'College for Texans' Launches Here Tuesday, Seeks to Reverse Alarming Trend in Texas Higher Education

On Tuesday, Nov. 12, Laredo education leaders will kick off local efforts that are part of an unprecedented statewide campaign, called "College for Texans," aimed at encouraging hundreds of thousands of additional Texans to pursue higher education over the next decade and more.

At 8:30 a.m. Tuesday, local leaders and champions of higher education will board a traditional yellow school bus dubbed the "Higher Education Express" to visit two Laredo elementary schools campuses: Laredo Independent School District's J.C. Martin Elementary School and United ISD's Newman Elementary School to encourage students to stay in school and pursue higher education. Students at each site will be cheered on by a combined cheer squad of Laredo Community College and Texas A&M International University cheerleaders who will urge students to sign up for "College for Texans."

"College for Texans," authorized by the Texas Legislature last year, is directed by the Texas Higher Education Coordinating Board. Local THECB Member Dr. Ricardo G. Cigarroa said the innovative campaign is designed to encourage, motivate and inspire.

" 'College for Texans' will motivate primary and secondary students to prepare and aim for college; inspire parents, relatives, teachers, counselors, and other communities to support each child's aspirations to prepare for and enroll in post-secondary education; and ensure that colleges and universities reach out to embrace those students," said Dr. Cigarroa.

Mayor Betty Flores said she is impressed by the campaign's multi-media effort to deliver the campaign message. The slogans for the campaign are: Education. Go Get It, and La Educación. Saber es Poder.

" 'College for Texans' will reach families in Laredo and across Texas via television, radio, newspapers, the Internet, and through a network of community partners. This broad outreach approach is designed to give all Texans, especially families without any higher education experience, information about the value of higher education, the preparation needed

to participate and succeed in college, and how to find financial aid or otherwise pay for college," said Mayor Flores.

Texas A&M International University president Dr. Ray Keck said that despite record high enrollment, these increases are not in sync with the State's tremendous population growth.

"Although more people than ever are enrolled in Texas colleges and universities, the increases haven't kept pace with the state's population growth, putting the state on a path to becoming less educated and less prosperous," said Dr. Keck.

Dr. Ramon Dovalina, said the collaborative effort requires strong local support to 'close the gaps.'

"Locally, we must do our part to close the gaps in student participation and success, especially among low-income and other groups that in the past have not set college goals," concurred Dr. Dovalina.

"Our challenge is to ensure that people from all groups and in all regions of the state know that higher education is possible for them, and that they should pursue it," said THECB director Don Brown, "Many students and their families believe that higher education is not affordable, or that it is too difficult for them. We must provide them with better information about how to prepare financially and academically for college, as well as encourage them to take the necessary steps to enroll and succeed in college. This campaign will help us do that."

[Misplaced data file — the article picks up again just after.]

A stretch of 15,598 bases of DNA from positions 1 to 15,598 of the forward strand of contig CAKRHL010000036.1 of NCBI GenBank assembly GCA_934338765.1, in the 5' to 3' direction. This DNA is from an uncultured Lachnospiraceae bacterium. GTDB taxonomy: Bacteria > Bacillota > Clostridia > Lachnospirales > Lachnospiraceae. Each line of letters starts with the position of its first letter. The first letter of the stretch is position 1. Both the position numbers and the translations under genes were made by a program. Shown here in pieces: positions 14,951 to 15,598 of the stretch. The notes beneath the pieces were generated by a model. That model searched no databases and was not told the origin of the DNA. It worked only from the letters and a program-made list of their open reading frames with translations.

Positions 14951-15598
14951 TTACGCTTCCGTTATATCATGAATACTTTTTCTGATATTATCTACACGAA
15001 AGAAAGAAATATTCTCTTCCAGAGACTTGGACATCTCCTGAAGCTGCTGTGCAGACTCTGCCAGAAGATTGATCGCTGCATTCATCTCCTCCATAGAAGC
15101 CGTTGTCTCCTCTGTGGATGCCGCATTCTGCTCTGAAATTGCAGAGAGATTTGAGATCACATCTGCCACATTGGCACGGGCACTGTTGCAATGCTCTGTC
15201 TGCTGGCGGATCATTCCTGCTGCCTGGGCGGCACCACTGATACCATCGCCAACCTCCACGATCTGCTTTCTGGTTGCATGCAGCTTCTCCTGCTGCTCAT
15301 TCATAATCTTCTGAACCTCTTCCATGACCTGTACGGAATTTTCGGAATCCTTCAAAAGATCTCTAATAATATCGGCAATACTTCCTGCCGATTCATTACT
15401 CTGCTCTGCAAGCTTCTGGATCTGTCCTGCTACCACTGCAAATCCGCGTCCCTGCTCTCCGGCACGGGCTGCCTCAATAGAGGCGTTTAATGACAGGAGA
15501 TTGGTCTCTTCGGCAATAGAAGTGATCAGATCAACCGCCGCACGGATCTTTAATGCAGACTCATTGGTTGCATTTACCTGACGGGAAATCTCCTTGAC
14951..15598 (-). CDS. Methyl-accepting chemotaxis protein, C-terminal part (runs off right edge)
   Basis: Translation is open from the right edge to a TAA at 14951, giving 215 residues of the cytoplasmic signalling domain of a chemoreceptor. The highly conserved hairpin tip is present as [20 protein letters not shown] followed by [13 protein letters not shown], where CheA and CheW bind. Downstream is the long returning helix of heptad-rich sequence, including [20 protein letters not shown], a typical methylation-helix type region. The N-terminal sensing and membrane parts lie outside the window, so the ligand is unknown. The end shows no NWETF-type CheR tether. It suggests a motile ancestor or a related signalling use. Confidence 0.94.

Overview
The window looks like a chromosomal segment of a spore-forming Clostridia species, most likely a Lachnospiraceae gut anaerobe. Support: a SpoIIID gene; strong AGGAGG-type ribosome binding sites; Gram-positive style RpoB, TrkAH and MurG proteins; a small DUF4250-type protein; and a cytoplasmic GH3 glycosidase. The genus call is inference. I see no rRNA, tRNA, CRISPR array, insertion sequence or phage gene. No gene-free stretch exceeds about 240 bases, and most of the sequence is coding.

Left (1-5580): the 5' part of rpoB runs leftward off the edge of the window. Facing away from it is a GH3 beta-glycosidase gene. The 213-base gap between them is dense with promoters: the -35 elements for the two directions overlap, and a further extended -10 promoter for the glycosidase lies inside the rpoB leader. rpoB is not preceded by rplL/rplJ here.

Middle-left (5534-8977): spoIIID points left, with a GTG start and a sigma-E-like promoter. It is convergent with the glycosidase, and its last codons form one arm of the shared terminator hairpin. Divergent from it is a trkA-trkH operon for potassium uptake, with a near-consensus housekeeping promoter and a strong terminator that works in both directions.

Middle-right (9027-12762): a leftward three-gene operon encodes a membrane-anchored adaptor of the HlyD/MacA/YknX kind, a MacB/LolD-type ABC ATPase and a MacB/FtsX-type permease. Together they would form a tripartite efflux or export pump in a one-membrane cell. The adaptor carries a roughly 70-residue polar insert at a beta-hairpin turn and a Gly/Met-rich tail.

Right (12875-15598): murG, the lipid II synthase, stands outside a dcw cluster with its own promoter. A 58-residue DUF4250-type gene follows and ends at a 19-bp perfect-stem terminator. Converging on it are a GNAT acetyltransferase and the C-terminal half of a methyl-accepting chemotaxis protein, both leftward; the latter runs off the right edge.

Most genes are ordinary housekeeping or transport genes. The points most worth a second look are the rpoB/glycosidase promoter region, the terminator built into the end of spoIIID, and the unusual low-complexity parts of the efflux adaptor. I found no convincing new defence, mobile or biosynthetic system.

The campaign is a key strategy identified in the state's Closing the Gaps by 2015 education plan, which was adopted by the Coordinating Board in October 2002 and has become widely accepted throughout the state. The plan calls for closing student participation and success gaps within the state and when Texas is compared with other states by 2015. (See the Closing the Gaps plan at www.thecb.state.tx.us.)

Approximately one million Texans are enrolled in higher education today, representing 4.9 percent of the state's population. This participation rate is lower than in New York (5.6 percent), California (6.1 percent), Michigan (5.7 percent), Illinois (6 percent) and other populous states, and lower than the state's rate a decade ago. If current trends continue, Texas will have 1.2 million students enrolled in college by 2015, but that will represent only 4.6 percent of the state's population.

As higher education participation rates and educational attainment decline, so will annual household income - by an estimated $30 billion to $40 billion statewide in 2030 - with dire effects for Texas families and the state's economy, according to demographers.

In response, the campaign is aimed at helping the State bring 300,000 additional academically prepared people - beyond the 200,000 additional students expected to enroll based on current trends - into higher education by 2015. Most of these new students are now children just beginning their formal education, but some already have left high school or college without having attained a diploma, certificate, or degree.

For more information, contact local campaign co-chairs, Becky Sepulveda at LCC, 721-5140 or Steve Harmon at TAMIU, 326.2180.


Journalists who need additional information or help with media requests and interviews should contact the Office of Public Affairs and Information Services at pais@tamiu.edu